bar chart of historical federal borrowing

Reasons to relax. The U.S. has the world’s largest economy and a sound financial system. Central banks around the world hold more dollars than any other currency. Most of the world’s exports and imports are priced in dollars. The world’s investors flock to U.S. Treasury securities because they are the safest in the world, with close to zero risk of default. That allows the U.S. Treasury to continue to sell its bonds despite low interest rates.

The Federal Reserve has signaled that it won’t raise short-term interest rates for the next three years, so we can expect the rates the government pays to stay relatively low for a long time. Low rates keep interest from eating up ever larger portions of the government pie.

In addition, the debt may never have to be fully paid back. As mentioned earlier, the Federal Reserve could buy government debt. Ordinarily, that would cause inflation. But since the early 1990s, something strange has happened: Inflation has been a constant 2% to 3% every year, regardless of whether federal government debt has increased or decreased. After the government increased spending in the wake of the Great Recession, inflation barely budged. A decline in oil prices since 2015 has helped, but there has been no inflationary reaction to debt levels, even when the unemployment rate fell to 3.5% in early 2020.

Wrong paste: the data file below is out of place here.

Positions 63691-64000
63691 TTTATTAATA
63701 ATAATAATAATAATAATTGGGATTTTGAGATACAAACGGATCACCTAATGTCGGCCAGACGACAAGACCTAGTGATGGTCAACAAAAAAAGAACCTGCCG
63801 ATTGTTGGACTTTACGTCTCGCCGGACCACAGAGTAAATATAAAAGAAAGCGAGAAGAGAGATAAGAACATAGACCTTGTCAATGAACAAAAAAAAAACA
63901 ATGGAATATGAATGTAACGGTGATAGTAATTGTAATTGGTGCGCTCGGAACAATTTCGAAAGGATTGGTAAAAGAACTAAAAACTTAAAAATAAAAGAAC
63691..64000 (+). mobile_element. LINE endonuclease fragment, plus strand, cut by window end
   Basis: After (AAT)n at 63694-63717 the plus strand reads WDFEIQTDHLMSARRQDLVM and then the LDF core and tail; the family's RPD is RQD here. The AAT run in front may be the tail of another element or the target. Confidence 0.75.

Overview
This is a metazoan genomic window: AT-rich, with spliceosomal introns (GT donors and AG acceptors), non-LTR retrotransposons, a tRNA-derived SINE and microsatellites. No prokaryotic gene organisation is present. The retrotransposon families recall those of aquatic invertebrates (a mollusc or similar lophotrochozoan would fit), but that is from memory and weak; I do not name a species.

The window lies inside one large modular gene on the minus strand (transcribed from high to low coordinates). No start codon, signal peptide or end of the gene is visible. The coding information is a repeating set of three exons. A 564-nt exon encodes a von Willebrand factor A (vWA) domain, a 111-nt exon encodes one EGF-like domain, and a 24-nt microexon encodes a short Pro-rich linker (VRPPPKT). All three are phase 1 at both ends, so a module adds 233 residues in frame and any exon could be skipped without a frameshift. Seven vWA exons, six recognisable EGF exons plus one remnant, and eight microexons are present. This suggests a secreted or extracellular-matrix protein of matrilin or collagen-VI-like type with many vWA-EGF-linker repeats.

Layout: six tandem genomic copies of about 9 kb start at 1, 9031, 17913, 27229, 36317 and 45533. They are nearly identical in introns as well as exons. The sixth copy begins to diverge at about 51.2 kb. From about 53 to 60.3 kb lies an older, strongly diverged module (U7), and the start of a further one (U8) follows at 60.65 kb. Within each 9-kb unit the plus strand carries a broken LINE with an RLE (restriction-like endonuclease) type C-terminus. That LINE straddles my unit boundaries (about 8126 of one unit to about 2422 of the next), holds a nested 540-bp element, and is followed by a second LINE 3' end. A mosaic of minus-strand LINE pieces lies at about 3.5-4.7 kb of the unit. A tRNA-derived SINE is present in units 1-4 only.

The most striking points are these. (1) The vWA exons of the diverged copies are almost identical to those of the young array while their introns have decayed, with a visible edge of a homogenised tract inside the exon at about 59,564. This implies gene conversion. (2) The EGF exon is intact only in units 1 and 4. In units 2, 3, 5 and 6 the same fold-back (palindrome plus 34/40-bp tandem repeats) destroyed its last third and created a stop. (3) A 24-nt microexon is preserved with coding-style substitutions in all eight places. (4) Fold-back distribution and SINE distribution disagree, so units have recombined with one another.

Conventional wisdom has long held that a country was in trouble if its debt exceeded 100% of GDP. But Japan’s debt has risen to 266% of GDP with no accompanying inflation. The government issues bonds, and the Bank of Japan buys bonds that aren’t purchased by the public. Japan’s example has changed the way economists think of risk for highly developed countries, and many think the U.S. could tolerate a high level of debt as well.

Whichever side you come down on, you can expect the government to run large deficits (relative to GDP) for a while and the Federal Reserve to keep interest rates low for as long as inflation behaves. Although low rates hurt income-seeking savers, they tend to buoy the stock market, which is beneficial for investors who have money in stocks and stock funds. As for how this trend will affect the overall economy, the only certainty is that we’re traveling in uncharted territory.